‘We’re watching them’ From page 1 countries, well then we will sever ties with that company. There’s absolutely no doubt.” The China National Machinery and Equipment Import and Export Corporation is a state-run company of the People’s Republic of China. Company officials have vehemently denied U.S. government allegations the firm and its sister companies provided missile components to Pakistan nuclear capable Shaheen-1 and Shaeeen-2 missile systems. The company has also been sanctioned for providing expertise and equipment to produce biological and chemical weapons to countries on the American government’s “terrorist list” — in this case Iran. The Chinese firm is one of three companies in the Sino Energy consortium that has signed a memorandum of understanding with the provincial government. The lead player in the consortium is the PCL Construction Group — the firm responsible for the construction of Hibernia’s gravity-based structure. During a visit by U.S. ambassador Paul Cellucci in late August, Williams said he supported the American government’s missile defense plan and even suggested that he would have no problem if the system had nuclear capabilities. “Well, if we’re going to put in a system that protects Canada and the United States, and it’s a necessary system of necessary force to counter what the threat can be, I’m in favour of it,” Williams said in an exclusive interview. A senior U.S. State Department official confirms the sanctions against the Chinese company for The Independent. “We know these guys and we’re watching them,” the senior U.S. State Department official says from Washington on the condition of anonymity. “We wish that other countries would do business with entities that do

not have a history of sanctions.” The sanctions were handed down in July of 2002 under the Iran-Iraq Non-proliferation Act of 1992 and the Chemical and Biological Control and Warfare Act of 1991. Those sanctions (the final sanction expires by the end of 2004) means the company is banned from doing business with the U.S. government and prohibits American companies from attaining export licenses that involve the Chinese firm. “The only check that we would have done would have been a preliminary check just to see what the whole financial credibility was, but this certainly didn’t surface then,” says Williams. The State Department source says they have no control over dealings between the province and Chinese company, but they will be watching closely considering that the two countries share the world’s longest unguarded border. “It’s a concern.”

ty. The editor asked the marketers for information and then wrote about the speed and quality of their responses. In the article, the editor referred to the operation as a “sting” and to the various convention centre marketers as “marks.” I guess that would make her the con artist in this scenario. The marketing people in Corner Brook came out looking bad in comparison to the other marks. The editor wrote that Corner Brook’s Pepsi Centre manager “was supposed to wax poetic” about the facility but only issued a “terse six-sentence discourse” and that the promotional package he promised was not received. I’m sure there are people in Corner Brook who might be grateful to Atlantic Business Magazine for pointing out some issues that may or may not need to be addressed at the Pepsi Centre. However, the good that might come from this story does not outweigh the potential harm done to the public’s trust in journalists. It’s not a great leap in logic for a reader to ask, “Well, if journalists lie to their sources, how do I know they’re not lying to me?”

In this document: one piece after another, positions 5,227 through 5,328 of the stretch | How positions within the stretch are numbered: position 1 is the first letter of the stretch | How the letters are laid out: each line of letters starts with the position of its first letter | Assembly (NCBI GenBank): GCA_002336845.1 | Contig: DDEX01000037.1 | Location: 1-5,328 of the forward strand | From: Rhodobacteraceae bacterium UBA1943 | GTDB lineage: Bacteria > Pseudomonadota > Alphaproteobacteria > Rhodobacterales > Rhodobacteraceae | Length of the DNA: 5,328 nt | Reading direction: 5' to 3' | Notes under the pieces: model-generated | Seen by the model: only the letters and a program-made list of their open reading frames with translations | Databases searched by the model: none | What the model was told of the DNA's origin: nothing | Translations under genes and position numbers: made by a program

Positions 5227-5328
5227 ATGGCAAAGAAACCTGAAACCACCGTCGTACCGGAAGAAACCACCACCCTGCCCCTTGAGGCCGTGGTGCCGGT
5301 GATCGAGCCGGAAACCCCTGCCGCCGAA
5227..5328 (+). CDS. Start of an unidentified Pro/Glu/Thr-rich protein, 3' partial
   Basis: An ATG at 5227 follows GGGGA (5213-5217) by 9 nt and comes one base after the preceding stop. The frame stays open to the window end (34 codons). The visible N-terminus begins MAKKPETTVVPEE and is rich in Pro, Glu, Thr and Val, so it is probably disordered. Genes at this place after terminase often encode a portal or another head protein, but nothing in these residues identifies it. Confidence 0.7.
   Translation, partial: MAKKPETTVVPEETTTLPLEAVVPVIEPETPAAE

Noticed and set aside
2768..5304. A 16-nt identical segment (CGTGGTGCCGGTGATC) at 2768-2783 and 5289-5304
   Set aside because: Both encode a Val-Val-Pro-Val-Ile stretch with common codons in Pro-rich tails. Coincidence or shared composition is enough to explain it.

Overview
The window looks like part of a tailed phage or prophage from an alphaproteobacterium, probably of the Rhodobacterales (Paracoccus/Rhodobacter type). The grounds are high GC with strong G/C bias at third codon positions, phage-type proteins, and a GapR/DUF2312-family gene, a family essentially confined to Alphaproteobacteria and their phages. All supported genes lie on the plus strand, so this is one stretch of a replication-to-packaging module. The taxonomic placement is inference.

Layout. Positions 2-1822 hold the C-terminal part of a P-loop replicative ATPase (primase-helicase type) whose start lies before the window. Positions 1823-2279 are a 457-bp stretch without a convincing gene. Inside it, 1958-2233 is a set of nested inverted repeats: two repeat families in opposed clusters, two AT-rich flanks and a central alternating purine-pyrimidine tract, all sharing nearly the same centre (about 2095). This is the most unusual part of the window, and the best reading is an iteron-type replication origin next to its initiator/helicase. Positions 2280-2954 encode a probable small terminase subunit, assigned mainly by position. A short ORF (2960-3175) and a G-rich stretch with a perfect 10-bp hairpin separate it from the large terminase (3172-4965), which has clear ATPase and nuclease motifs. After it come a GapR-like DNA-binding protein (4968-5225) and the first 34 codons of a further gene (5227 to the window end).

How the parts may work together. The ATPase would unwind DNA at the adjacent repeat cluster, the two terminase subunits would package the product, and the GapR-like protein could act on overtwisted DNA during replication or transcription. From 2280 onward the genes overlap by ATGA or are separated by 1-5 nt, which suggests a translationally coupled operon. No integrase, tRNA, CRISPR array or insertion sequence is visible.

Critiquing the marketing effort at a convention centre is not, in my opinion, a good enough reason. Yes, it’s important to the city and the local business community. But this was not a matter of life or death. This was not a case of consumers being duped by unscrupulous businesses nor was there any criminal activity involved. And weren’t there other means of getting the story? Couldn’t the magazine have surveyed various

Keeping an eye on the comings and goings of the ships in St. John’s harbour. Information provided by the coast guard traffic centre. MONDAY, SEPT. 20 Vessels arrived: Gesmere 1, Canada, from sea. Vessels departed: None TUESDAY, SEPT. 21 Vessels arrived: Atlantic Eagle, Canada, from Terra Nova; Atlantic Kingfisher, Canada, from Terra Nova; Maersk Nascopie, Canada, from Hibernia. Vessels departed: ASL Sanderling, Canada, to Corner Brook; Atlantic Eagle, Canada, to Terra Nova; Sauniere, Canada, to Magdalen Isles. WEDNESDAY, SEPT. 22 Vessels arrived: Maersk Chignecto, Canada, from Terra Nova; Polar Star, Barbados, from St. Anthony. Vessels departed: None Paul Daly/The Independent

THURSDAY, SEPT. 23 Vessels arrived: Jean Charcot, Britain, from sea; Anglo Scotia, Canada, from Dartmouth; Cicero, Canada, from Montreal; Burin Sea, Canada, from Terra Nova; Deutshland, German, from Portugal. Vessels departed: Atlantic Kingfisher, Canada, to Terra Nova; Maersk Placentia, Canada, to Hibernia; Thibaud, Canada, to Sable Island; Cicero, Canada, to Montreal.

Local news. Human interest stories. Bold opinions. Great photos. Sports and much more.

Available at the following fine

• 131 Commonwealth • Churchill Square • 193 LeMarchant Rd • 204 Freshwater Rd